On the same date as this decision, the Fourth Circuit also issued an opinion in Marlon Hall v. DirecTV, LLC. In Hall, satellite television technicians argued that even though they were employees of DirectSat, DirectTV should also be liable as a joint employer for wages they claimed were owed to them. The district court dismissed the complaint, holding that the two entities were not joint employers. Relying upon the new six-factor test, the Fourth Circuit reversed, finding that the technicians’ allegations were sufficient to make out a plausible claim that DirectSat was “not completely disassociated” from DirecTV.

Employers’ Bottom Line:

The Fourth Circuit, which covers Maryland, North Carolina, South Carolina, Virginia, and West Virginia, has blazed new territory. This decision extends joint employer liability beyond the parameters set by other circuits. While federal courts throughout the country have applied different, inconsistent tests in evaluating joint employment under the FLSA, the Fourth Circuit’s new test is consistent with the Department of Labor’s 2016 Administrative Interpretation which expanded the definition of joint employment under the FLSA. Further, it sets up a different test that appears to be more favorable for many employees. Given the Fourth Circuit’s broad approach, employers should not rely upon traditionally recognized business relationships as sufficient protection from a claim of joint employment. It is difficult to predict the influence this decision will have on other circuits, but it is possible that they may adopt a similar test. Alternatively, circuit courts may continue to use or create their own tests, leading to a circuit split that the Supreme Court must eventually resolve.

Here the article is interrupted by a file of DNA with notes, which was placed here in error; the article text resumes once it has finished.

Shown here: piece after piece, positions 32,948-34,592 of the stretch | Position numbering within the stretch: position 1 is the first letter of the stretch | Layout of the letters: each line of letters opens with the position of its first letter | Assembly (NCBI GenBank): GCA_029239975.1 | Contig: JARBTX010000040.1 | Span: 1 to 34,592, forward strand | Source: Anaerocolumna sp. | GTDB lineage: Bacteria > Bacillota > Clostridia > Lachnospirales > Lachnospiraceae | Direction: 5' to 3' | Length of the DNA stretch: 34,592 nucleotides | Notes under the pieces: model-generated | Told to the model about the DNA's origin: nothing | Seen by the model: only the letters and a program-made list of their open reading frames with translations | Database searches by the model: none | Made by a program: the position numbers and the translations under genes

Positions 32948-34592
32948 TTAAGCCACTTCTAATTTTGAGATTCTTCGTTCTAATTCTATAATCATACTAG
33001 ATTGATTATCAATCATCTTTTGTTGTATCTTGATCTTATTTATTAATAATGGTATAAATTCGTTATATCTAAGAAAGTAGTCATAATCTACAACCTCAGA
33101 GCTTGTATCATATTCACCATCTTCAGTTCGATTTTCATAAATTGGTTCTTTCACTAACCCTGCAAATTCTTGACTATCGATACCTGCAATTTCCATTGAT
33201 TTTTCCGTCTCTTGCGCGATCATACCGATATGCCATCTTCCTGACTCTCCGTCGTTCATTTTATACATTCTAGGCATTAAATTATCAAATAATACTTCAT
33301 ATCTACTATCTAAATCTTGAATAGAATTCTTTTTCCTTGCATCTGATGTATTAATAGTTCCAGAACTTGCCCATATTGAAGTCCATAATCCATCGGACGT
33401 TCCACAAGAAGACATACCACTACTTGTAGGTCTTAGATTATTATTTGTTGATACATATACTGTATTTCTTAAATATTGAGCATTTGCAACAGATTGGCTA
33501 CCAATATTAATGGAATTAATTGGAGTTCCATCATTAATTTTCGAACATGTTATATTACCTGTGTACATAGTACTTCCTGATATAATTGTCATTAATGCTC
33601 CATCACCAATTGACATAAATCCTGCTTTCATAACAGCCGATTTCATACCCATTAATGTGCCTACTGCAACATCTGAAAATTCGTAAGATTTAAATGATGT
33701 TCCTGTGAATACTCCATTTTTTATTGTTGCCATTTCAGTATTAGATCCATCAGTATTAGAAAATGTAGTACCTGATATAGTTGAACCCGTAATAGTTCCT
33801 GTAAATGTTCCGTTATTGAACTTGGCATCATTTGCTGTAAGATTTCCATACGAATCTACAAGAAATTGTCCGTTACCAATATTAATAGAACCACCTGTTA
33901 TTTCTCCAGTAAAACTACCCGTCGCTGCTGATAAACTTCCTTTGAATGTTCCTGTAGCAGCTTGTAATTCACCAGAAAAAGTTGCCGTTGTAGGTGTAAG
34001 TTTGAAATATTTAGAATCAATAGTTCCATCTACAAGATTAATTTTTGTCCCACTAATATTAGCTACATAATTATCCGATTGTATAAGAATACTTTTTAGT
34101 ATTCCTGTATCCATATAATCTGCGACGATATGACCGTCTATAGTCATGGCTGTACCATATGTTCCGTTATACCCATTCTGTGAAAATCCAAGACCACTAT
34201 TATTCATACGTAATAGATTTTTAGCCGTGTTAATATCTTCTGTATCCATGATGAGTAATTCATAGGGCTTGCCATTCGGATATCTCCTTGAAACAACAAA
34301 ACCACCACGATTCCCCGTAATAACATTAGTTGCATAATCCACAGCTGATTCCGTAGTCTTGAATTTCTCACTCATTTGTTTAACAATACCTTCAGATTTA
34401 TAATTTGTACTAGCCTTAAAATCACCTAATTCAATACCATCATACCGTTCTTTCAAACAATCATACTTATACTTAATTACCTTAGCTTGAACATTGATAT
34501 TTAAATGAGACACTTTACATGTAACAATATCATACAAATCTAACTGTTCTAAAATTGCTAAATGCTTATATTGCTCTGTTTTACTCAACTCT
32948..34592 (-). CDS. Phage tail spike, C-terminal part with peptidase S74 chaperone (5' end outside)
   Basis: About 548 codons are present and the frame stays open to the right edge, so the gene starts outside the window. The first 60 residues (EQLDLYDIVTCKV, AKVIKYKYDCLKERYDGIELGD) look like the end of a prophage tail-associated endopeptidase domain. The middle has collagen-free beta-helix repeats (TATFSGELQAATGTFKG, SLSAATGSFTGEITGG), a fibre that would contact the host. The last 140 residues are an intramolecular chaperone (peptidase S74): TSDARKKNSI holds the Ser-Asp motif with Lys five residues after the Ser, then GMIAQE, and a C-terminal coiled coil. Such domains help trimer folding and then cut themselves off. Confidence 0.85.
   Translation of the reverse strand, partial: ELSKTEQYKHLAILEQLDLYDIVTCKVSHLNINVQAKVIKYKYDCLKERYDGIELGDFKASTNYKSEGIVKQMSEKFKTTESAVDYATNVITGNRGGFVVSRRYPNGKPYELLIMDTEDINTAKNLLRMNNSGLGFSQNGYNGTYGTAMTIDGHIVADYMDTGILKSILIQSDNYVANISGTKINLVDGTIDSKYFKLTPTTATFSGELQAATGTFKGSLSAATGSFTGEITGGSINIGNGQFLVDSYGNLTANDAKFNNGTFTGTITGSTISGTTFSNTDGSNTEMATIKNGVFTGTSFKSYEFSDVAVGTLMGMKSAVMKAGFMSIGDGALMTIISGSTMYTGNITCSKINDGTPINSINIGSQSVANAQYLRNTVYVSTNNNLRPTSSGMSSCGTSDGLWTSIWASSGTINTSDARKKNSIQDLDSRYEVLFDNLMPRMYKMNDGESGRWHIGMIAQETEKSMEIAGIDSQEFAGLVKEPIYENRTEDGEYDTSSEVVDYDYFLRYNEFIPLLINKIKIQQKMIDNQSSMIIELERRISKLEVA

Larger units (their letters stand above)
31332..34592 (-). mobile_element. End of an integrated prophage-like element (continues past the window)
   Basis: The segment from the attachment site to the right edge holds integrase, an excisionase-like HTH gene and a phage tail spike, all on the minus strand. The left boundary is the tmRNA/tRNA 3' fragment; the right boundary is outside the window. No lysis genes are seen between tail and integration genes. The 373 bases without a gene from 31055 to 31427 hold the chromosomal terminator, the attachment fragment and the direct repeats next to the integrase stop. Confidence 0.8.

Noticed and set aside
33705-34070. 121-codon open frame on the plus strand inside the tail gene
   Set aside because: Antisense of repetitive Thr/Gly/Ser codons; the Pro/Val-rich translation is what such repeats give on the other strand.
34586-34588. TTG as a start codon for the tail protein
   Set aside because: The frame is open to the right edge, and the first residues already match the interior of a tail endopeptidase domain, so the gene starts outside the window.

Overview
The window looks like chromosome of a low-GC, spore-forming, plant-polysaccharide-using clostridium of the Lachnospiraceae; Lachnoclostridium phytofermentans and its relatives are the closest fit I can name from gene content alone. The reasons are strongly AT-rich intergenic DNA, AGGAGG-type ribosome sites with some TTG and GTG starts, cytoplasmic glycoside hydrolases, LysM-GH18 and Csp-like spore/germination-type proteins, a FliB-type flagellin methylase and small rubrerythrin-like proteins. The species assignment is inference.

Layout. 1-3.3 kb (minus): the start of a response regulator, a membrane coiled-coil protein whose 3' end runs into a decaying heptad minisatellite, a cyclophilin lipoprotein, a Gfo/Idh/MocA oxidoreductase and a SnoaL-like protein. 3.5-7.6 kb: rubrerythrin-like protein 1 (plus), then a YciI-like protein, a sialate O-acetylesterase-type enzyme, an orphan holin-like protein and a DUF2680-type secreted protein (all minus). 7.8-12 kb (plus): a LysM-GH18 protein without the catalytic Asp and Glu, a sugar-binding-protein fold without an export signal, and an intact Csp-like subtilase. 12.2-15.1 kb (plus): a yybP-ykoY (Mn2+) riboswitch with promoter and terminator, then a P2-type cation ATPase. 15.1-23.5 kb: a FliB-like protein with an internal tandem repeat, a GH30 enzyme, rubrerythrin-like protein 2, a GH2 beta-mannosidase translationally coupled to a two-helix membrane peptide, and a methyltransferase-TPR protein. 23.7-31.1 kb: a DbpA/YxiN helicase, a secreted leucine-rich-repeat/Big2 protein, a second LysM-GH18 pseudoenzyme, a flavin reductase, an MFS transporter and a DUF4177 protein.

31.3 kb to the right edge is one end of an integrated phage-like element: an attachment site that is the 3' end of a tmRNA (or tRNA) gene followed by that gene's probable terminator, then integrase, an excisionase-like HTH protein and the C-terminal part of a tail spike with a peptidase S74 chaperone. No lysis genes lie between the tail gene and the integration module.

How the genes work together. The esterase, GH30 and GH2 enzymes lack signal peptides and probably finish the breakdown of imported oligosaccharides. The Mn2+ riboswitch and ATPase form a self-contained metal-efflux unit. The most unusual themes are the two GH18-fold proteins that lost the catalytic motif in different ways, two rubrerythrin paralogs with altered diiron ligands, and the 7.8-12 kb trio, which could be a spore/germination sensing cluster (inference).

If you have any questions regarding this decision or other labor or employment issues, please contact the authors of this Alert, Nancy V. Holt,, counsel in our Washington, DC office, B. Patrice Clair,, counsel in our Washington, DC office, and Jacquelyn L., a senior associate in the Washington, DC office.